Boca Juniors vs. River Plate: ‘Sick’ fans force ‘Superclasico’ abandonment

CNN  — 

Argentine fans were labeled as “sick” by Boca Juniors’ president as one of the world’s most famous football rivalries descended into chaos, forcing the abandonment of the latest edition of the “Superclasico.”

Four River Plate players were hospitalized after they were sprayed with an irritant by fans of rivals Boca in the tunnel before coming out for the second half at La Bonbonera stadium in Buenos Aires, according to Reuters news agency.

In the ensuing chaos, the Libertadores Cup last-16 second-leg tie was called off. As many as 1,200 policemen and women had been deployed to keep control of the opposing fans.

“Those fans throwing things to the players at the end, when they were unable to leave the pitch, are not hooligans, these are almost the most expensive seats at the stadium,” Argentine sports lawyer Ariel Reck told CNN.

River is yet to confirm to CNN whether the four players have left hospital.

“We will accept the responsibility that we have but, I don’t think the players are responsible,” Boca president Daniel Angelici told reporters in a news conference.

“An aerosol is small, I don’t know how it works, but it is very powerful, it can fit in your pocket and when there are almost 50,000 people it can get by security,” he added, referring to how fans were able to bring the spray into the stadium.

“This is society’s problem, not football’s problem.”

The match was goalless when it was abandoned roughly an hour after the attack. River had led the two-legged tie 1-0 after last week’s first match.

Players Leonardo Ponzio and Leonel Vangioni were pictured on television rubbing their eyes, while others were seen pouring water on their faces in an effort to get rid of the irritant.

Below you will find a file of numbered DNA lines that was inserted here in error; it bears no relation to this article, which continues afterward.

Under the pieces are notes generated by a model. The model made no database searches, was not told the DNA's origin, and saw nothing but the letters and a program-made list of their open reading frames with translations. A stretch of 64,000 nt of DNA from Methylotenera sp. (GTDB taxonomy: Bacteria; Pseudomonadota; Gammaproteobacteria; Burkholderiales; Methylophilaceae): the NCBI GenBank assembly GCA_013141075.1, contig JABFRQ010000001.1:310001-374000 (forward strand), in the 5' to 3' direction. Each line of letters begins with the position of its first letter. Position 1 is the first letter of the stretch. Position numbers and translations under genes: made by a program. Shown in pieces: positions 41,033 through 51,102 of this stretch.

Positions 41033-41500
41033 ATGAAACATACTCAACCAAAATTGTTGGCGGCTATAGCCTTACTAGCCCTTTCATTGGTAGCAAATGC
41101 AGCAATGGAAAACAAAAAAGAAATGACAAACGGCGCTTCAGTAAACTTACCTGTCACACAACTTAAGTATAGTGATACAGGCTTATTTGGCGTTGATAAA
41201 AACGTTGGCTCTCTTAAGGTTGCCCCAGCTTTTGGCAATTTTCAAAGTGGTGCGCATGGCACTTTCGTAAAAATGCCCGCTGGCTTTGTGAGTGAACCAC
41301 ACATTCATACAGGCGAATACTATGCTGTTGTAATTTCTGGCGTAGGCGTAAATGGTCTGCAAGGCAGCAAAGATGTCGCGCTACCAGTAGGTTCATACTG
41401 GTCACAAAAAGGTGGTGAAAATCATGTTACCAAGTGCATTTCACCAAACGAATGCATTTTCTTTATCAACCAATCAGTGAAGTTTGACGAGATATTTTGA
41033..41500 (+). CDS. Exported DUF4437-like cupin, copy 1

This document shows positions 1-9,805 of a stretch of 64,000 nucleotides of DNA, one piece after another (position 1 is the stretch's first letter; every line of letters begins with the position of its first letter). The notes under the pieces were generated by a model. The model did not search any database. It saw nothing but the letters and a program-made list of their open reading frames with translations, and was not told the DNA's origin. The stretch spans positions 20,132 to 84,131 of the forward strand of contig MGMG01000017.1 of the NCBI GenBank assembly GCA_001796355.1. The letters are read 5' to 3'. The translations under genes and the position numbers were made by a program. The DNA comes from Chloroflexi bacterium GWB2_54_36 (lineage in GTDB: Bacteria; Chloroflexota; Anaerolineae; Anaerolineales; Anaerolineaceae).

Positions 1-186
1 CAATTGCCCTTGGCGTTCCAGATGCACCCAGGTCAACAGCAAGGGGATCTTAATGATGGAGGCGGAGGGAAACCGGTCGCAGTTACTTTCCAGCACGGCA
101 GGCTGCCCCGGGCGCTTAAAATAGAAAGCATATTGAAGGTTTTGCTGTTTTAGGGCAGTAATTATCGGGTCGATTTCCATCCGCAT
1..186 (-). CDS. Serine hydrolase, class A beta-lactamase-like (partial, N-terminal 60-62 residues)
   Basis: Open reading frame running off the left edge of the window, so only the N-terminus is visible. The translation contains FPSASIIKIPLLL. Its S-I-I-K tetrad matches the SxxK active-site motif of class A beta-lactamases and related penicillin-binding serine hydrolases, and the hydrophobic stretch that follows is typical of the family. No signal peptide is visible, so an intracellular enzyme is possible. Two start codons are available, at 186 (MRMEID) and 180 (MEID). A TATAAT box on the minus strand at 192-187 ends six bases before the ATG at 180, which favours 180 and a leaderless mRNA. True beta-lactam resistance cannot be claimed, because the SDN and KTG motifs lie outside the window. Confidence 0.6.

Ponzio and Vangioni along with Matias Kranevitter and Ramires Funes Mori were the quartet of players hospitalized, with Argentine radio reporting they were being treated for “burns.”

“I can’t see, I can’t see. I am burning. This is not a war!” River defender Funes Mori was quoted as saying by AFP news agency.

“Some of the players of (River coach) Marcelo Gallardo’s team suffered the effects of a substance in the tunnel and, after an hour, the match was suspended,” said a Boca statement.

Gallardo described the incident as “deplorable” and “shameful.”

Prior to the tunnel incident, Boca’s supporters had flown a drone over the pitch, which mocked River’s relegation to the second tier of Argentine football in 2011.

The governing body of South American football CONMEBOL will decide on Friday whether to replay the match, award it to River or play it at a neutral stadium.

“The violence in Argentine football exist at all levels, from River and Boca down to the smallest match of the lowest division,” said Reck.

“We already have a prohibition for away fans to attend games,” added the lawyer, who suggested it was time for the authorities to “impose heavy sanctions for violence such as point deduction, relegation, or playing games behind closed doors.”

A traditionally working-class side from Buenos Aires’ port area, Boca Juniors’ most famous player is Diego Maradona. River’s nickname is “The Millionaires,” with the likes of Alfredo Di Stefano and Hernan Crespo having played for the club – which is based in the wealthier northern suburbs of the city.

La Bombonera was packed to capacity on Thursday. It’s an old-fashioned stadium with fans close to the pitch but kept away from the players by high wire fencing.

The South American equivalent to Europe’s Champions League, the Libertadores Cup has had safety issues in the past. In 2013, a Bolivian fan was killed by a flare fired by supporters of Brazilian club Corinthians.